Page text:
Hi Ladies and Gentlemen. Frank and I have been trying to put together some thoughts lately. It's an odd topic, it goes back 20 to 30 years, and we're going to try to take you from there to where we are today. I'm going to share with you some of the changes we've made in our lives recently, and a little history about where these changes are coming from. We all have different learning levels, some are right in our face everyday, sometimes we ask ourselves, "Why didn't I see this years and years ago?" We're all human, or I believe we are all human anyway, we all make mistakes, and I believe what separates a lot of us is how we acknowledge and handle our mistakes. Here goes.
Back in the late 80's or early 90's, Frank had a persistent pain in his shoulder blade. He went to the doctor, and was given a prescription of Relafen for the pain, which he ended up taking for years. He would go back to the doctor with pain in his shoulder, and after awhile, he was
also getting an upset stomach. Finally, at one doctor visit, he asked if the upset stomach, pain in his shoulder, and the Relafen were somehow related. The doctor said yes. It turns out that the Relafen, though it worked on the pain, was causing the stomach upset, which can be manifested as a referred pain to the shoulder blade. So we asked, "Why didn't you tell us this years ago?" Frank had been taking a medication for a pain that had probably always come from his stomach, that made the problem worse in a vicious, Catch 22 cycle. Frank stopped taking the medication, took care of his stomach and miraculously the shoulder pain was cured.
This was the beginning of our realization that most doctors are only able to see, or diagnose, or treat, what they have been taught to see, or diagnose, or treat. Very few of them are able to gather data, i.e. symptoms; synthesize that data; evaluate all aspects of treatment, i.e. something besides "Here. Take this pill."; and come up with an effective treatment plan that doesn't just mask the symptoms, but treats the underlying cause of the problem.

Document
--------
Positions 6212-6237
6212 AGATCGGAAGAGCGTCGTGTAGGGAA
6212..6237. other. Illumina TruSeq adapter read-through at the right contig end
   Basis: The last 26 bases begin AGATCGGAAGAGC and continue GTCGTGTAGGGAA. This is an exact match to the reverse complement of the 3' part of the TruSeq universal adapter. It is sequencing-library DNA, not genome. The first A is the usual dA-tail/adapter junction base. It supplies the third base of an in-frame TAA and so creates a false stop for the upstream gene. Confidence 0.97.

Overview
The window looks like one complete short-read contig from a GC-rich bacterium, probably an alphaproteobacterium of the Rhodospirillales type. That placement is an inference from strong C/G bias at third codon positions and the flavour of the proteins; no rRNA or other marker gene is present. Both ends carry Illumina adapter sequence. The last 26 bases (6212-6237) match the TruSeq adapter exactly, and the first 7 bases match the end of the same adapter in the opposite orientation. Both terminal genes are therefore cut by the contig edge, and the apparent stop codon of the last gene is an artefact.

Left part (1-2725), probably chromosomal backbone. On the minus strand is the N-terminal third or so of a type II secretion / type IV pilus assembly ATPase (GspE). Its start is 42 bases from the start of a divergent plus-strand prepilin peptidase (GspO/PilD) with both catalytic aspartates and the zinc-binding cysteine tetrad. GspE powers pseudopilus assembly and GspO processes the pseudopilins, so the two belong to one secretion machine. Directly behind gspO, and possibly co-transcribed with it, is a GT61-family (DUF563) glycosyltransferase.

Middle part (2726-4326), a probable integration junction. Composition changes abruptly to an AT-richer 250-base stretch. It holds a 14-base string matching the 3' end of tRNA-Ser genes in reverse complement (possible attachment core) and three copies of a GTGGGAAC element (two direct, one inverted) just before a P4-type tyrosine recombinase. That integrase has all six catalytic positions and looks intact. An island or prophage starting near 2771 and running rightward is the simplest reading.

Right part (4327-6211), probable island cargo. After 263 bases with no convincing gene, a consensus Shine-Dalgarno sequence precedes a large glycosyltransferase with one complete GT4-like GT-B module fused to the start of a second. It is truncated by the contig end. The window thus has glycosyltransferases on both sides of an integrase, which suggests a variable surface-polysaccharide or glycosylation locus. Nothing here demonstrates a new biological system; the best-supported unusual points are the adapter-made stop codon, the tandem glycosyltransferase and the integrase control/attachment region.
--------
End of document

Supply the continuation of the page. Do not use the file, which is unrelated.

Fast forward a few years, and now we live in Alaska. Frank starts having problems with his armpits being dry and chaffed. He goes to the doctor. They gave him this cream and that cream, none of them worked. They
gave him a shot, they gave him some pills. None of them worked. He looked at the chemical composition of some different deodorants, and he changed what he was using. The problem still persisted. Alaska is notorious for low humidity, sinus problems are prevalent. Somebody mentioned to him it may be dry skin, try some lotion. Wa-la! Put lotion on, wait a little while, put on deodorant, and the medical mystery was solved. Dry skin. Makes you wonder why the doctors didn't tell him that since they see the effects of dryness everyday. A couple of squirts of Vaseline Intensive Care, problem solved.
Fast forward to about four or five years ago. After we moved to our homestead from Alaska, we began an earnest effort to eliminate much of the chemicalized food, chemicalized toiletries, chemicalized gardening techniques and feeding our animals chemicalized products. We haven't been able to totally eliminate them, but here are some of the things we have done.
Frank went first in the no deodorant at all arena. I followed a few years later. Now, neither one of us apply anything at all to our armpits. Nothing. If we work real hard, there may be an odor of sorts temporarily, but we don't go around stinking all the time. It took a few weeks for our armpits to 'withdraw' from the chemicals we were applying daily. They felt a little funny for a bit, but now, I don't notice them at all.
Next we quit using toothpaste. This time I went first. I have had a problem with bad breath at times for years and years, especially if I was taking any medications. But, we'll get back to medications in a minute. I really
thought I would have even more problems with my breath when I quit toothpaste, but you know what? My mouth felt cleaner that it ever had. I was totally amazed. It was then I realized all that taste good, fluoridated, poison stuff I brushed my teeth with every day was leaving a coating in my mouth that lead to bad breath. Amazing! Actually, my reaction was more like, "You've got to be kidding!" Not long afterwards, Frank stopped using toothpaste as well. Now we use plain baking soda. I've looked at many sites that make their own toothpaste with essential oils and other stuff, but I like plain, simple baking soda. It works great.